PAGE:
Winds of change blowing hot air in state

Published 5:00 am Friday, September 22, 2000

So, school children, actually high school students, are gettinga chance to have input into the state flag debate.

In a way, this somehow seems appropriate. The uproar over asimple piece of cloth has at times seemed sophomoric, and some ofthe debate participants deserve the old school punishment ofstanding in a corner.

The current legal wranglings over Lt. Gov. Amy Tuck’s refusal toallow conference reports to be read in the closing days of the 2000legislative session comes to mind.

To refresh memories, some black lawmakers were upset that theircolleagues hadn’t done anything to change the flag and tried to usethe bill-reading stall tactic as a means of protesting thatinaction. Tuck said the reports did not have to be read aloud, andlegislation was pushed through.

Now everyone’s in court. What will this accomplish? Not much, Ithink.

Let’s just have the sides go stand in separate corners of theCapitol until they can agree to play nice. Ain’t gonna happen, butit’s a thought.

Regarding a statewide vote on the flag, that sounds like a goodidea and would certainly give adults a chance to have their say inthe debate.

The problem there, though, is I don’t hear a lot of black peoplepushing for a vote.

Furthermore, if there ever were a vote, the flag issue probablyis not enough to stir voters from their election apathy. Therefore,a small percentage of a motivated white majority would vote to keepthe current flag, the black minority would still be upset, andyears of legal and other debate would likely follow.

In other words, the state would be right back where it isnow.

As far as finding an answer to the flag debate in the minds ofstudents, I find amusing the thought of former Gov. William Winterand his commission sitting around judging what is essentially aposter or essay contest.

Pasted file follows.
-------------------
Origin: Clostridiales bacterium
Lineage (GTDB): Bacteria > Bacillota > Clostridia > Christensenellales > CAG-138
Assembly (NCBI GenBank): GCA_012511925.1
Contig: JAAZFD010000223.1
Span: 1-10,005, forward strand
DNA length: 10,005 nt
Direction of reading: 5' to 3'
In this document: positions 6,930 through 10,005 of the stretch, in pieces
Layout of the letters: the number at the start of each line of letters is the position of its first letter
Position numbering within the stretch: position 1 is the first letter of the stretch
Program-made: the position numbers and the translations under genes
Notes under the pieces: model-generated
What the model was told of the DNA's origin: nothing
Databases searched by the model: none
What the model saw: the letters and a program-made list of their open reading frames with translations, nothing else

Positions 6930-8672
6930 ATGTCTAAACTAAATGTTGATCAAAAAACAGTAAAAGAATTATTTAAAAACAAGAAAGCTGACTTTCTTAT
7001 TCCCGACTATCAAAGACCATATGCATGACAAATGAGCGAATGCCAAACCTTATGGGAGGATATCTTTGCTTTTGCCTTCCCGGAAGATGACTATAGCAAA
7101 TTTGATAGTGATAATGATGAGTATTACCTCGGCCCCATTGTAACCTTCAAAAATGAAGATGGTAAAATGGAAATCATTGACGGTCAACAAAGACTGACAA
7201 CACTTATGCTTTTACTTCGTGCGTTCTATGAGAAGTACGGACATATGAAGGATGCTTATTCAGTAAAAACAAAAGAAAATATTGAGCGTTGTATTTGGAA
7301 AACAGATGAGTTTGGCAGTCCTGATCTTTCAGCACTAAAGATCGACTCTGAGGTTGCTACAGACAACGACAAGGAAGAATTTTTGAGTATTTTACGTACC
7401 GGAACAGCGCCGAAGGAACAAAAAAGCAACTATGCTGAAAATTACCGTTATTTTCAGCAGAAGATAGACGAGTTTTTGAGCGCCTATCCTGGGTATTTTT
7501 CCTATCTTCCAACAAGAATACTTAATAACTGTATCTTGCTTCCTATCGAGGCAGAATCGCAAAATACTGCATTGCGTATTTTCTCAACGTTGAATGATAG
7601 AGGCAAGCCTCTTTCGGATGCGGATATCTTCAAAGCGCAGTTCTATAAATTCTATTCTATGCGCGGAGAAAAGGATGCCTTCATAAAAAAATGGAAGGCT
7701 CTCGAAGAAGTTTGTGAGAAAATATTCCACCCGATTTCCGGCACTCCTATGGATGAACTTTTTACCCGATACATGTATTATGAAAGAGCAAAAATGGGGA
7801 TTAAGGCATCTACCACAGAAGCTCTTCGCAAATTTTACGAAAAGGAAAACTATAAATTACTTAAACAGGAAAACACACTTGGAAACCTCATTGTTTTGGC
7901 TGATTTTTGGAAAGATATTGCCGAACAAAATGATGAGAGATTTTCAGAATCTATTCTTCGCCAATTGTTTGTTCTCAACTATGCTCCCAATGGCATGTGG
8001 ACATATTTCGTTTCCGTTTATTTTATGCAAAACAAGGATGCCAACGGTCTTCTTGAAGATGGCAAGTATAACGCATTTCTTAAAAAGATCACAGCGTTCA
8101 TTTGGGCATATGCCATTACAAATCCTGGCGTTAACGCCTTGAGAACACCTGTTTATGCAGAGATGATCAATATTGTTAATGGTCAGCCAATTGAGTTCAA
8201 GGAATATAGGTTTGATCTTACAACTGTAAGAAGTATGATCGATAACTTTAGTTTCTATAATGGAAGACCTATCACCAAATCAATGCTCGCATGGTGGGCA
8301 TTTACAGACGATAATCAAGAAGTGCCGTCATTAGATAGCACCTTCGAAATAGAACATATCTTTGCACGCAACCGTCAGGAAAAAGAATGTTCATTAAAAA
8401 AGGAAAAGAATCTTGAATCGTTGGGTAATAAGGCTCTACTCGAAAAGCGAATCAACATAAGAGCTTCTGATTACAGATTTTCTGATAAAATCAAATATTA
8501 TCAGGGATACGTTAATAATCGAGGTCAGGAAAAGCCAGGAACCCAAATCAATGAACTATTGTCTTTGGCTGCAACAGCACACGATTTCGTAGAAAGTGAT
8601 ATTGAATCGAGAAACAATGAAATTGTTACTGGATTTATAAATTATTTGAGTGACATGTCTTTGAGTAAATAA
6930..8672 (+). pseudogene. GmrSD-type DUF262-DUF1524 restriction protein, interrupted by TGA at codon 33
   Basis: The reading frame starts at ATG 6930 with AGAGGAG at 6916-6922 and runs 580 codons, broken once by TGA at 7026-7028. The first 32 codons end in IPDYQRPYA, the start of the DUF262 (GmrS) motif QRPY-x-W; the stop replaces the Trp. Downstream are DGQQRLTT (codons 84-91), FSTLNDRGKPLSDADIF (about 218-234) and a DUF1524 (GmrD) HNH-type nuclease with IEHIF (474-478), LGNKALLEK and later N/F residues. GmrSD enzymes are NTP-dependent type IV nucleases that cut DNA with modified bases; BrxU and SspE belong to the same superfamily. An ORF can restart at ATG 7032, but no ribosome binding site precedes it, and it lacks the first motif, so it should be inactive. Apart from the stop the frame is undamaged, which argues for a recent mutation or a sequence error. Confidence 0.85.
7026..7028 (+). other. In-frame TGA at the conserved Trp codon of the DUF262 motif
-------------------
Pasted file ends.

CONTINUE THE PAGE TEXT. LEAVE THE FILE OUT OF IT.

“This one looks good,” one member would say.

“But I don’t like the colors,” another would respond.

“We need to find something where there are no losers,” Winterwould inject into the discussion.

Sorry, but that ain’t gonna happen either. Because whatever theflag commission, but ultimately the state legislature, decides,someone’s not going to be happy and will consider themselves aloser.

By the way, what — if any — is the prize for thedebate-solving essay or flag design? A $50 gift certificate to abig discount store? A trip to the Capitol to have your picturetaken with the governor and lawmakers?

Personally, I don’t have a problem with the state flag the wayit is. Then again, I don’t give the flag a whole lot of thoughtanyway.

But since the winds of change are blowing, and a new flag designseems likely, I do have a suggestion.

The flag commission is also charged with addressing the state’scoat of arms. Rep. Mike Chaney, of Vicksburg, is urging quickaction on the coat of arms since there seems to be no controversyabout it.

If there’s no controversy, it sounds like grounds for acompromise. The coat has no Confederate battle symbol or magnolia,which some have suggested for a flag even though the flower bringsup memories of plantations and slavery to some people.

Let’s take the coat of arms, leave it unchanged and slap it on aplain blue field as the new flag. I happen to like the color blueand think an eagle clutching arrows and olive branches might lookgood as a flag.

Do I win? Do I get the gift certificate? I’m ready for my closeup, Mr. Winter.

Write to Matt Coleman at P.O. Box 551, Brookhaven, MS 39602.